As large as adult humans are, crocodilians (especially adults) are larger. A croc will most likely try to drag an adult human into the water to tear off pieces of flesh to swallow. The most common way a croc does this is by performing the “death roll” while clamped on to an appendage.

With its jaw securely locked around a piece of its prey, a croc will use a burst of energy to roll until the limb it holds is ripped off. The death roll is a very dangerous maneuver and can lead to serious injury, limb loss, and death.

If a crocodilian latches onto you, the first thing you need to do is fight back aggressively before it can begin a death roll.

Unfortunately, a croc’s jaw has so much power that once it’s locked, no amount of struggling will get it back open. Trying to pry a croc's mouth open with your hands won’t work. Their armor-like skin is near impenetrable—no amount of kicking, punching, or other fighting can pierce it—and their heads are solid masses of bone. According to Chris Packham, wildlife presenter and crocodile fan, “there are no weak points” across their bodies

 

So what do you do?

1. Gouge the Eyes! According to a variety of experts, the only way you can fight back is by gouging a croc’s eye. Bob Cooper, an Australian bush craft expert and survival skills instructor, agreed that “poking the eyes is the only possible way you can fight back – [crocs] have thousands of years of instinct telling them this is the only vulnerable part of their body and they need to let go.”

2. Note: If a good eye-gouging isn’t possible, you can try attacking a croc’s nostrils, ears, or palatal valve.

3. Attack the Palatal Valve. The palatal valve is a flap of skin that closes over a crocs throat, allowing them to submerge underwater without drowning—even when their mouths are open. If a croc is pulling you into the water with an appendage already in its mouth, you may be able to push the valve down, letting water flow into the crocs throat. You can try drowning the croc this way or repeatedly striking the valve to get the croc to let go (and then you run!).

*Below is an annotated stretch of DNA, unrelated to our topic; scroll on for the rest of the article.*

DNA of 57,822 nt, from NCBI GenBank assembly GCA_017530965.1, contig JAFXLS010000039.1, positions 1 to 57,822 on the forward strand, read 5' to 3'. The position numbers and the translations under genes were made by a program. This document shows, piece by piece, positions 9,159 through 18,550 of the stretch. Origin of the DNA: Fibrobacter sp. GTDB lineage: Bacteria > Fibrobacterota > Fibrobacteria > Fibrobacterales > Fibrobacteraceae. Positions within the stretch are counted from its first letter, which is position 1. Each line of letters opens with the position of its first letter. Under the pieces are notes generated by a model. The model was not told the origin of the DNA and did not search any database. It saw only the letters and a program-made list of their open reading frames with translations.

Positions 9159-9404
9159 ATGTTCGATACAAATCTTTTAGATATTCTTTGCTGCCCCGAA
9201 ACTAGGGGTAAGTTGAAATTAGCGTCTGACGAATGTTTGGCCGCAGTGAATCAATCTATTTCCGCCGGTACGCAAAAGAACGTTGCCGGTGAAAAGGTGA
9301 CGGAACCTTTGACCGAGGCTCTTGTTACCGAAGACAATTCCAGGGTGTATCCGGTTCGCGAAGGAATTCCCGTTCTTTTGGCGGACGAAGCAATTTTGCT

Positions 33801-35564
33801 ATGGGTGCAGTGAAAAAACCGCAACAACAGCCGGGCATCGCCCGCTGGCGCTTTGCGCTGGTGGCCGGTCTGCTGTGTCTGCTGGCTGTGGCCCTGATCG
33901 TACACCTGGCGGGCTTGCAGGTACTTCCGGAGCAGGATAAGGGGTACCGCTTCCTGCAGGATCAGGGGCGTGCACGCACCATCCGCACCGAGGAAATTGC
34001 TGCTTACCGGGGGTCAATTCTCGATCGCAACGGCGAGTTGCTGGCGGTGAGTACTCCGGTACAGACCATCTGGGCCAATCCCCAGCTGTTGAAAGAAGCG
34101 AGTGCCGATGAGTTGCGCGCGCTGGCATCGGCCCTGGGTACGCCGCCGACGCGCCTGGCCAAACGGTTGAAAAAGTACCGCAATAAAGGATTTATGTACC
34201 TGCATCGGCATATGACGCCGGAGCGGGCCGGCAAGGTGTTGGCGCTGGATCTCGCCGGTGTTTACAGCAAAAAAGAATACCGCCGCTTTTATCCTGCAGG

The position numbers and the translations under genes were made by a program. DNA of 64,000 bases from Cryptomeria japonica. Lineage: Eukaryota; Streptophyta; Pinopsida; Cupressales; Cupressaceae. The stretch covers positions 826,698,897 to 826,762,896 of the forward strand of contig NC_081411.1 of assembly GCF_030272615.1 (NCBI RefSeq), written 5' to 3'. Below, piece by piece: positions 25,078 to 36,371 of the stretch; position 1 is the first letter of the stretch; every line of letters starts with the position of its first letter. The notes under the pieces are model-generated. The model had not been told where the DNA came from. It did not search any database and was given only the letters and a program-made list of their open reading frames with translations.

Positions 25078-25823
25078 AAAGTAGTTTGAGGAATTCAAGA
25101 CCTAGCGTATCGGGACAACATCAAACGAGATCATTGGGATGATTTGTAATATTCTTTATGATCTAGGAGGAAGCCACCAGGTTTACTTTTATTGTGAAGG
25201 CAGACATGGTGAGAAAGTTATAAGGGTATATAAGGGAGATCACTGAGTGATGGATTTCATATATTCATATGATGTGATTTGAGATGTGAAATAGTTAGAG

If your efforts haven’t worked and a croc begins a death roll, you should:

1. Roll with the Croc. If you see a croc prepping to do the death roll, roll with it in the same direction to avoid causing extensive damage or limb loss. Death rolls use up a lot of energy, so a croc will need to rest before trying again. Once the death roll has been performed, use the time immediately after to fight the croc once more, going for the eyes, ears, nostrils, or palatal valve.

Really, though, “the only way you can guarantee survival is [to] not get attacked in the first place,” said Packham. After all, no amount of fighting tactics can promise you complete safety if you’re attacked. There is always a risk in crocodilian country.

 

Have you ever been attacked by a croc or other wildlife? Share your experience with us in the comments.

 

Check out these articles to learn how to avoid (and survive) other types of wildlife attacks:

 

--Kim

 

Sources:

http://www.wikihow.com/Survive-an-Encounter-with-a-Crocodile-or-Alligator

http://www.wikihow.com/Escape-a-Crocodile-Death-Roll

http://animals.sandiegozoo.org/animals/crocodilian

http://www.pbs.org/wnet/nature/critters/alligator.html

http://www.pbs.org/wnet/nature/episodes/the-reptiles-alligators-and-crocodiles/living-with-alligators/2817/

http://www.diffen.com/difference/Alligator_vs_Crocodile

http://www.livescience.com/32144-whats-the-difference-between-alligators-and-crocodiles.html

http://www.discovery.com/tv-shows/mythbusters/mythbusters-database/zigzag-crocodile-run.htm

http://www.theguardian.com/environment/2011/feb/14/surviving-crocodile-attack

http://www.bbc.com/news/magazine-12448009

http://www.nps.gov/ever/naturescience/crocodile.htm

 

 


This post was posted in Insight, Skills

Comments

  • Florida Dweller  |  May 25, 2014

    Crocodiles don't inhabit North America; only alligators do. I lived, swam and water-skied in a lake in central Florida for many years that contained numerous alligators, and they never once bothered anybody. Only the people who come from up north feed the beasts, encouraging them to come closer to our habitats, then wonder why they are eventually attacked. Don't do that. Ever.

  • Also in Florida  |  June 6, 2014

    You will find crocs in the US, in South Florida near the Keys. They don't stray much from that area, but somewhere in my collection of photos, I have a picture of the "Crocodile Crossing" sign on US-1.

  • Jan  |  June 13, 2014

    From central Florida. You should also know that many attacks are caused by walking your dog at the waters edge. To a gater, your pet looks like lunch.

Post a Comment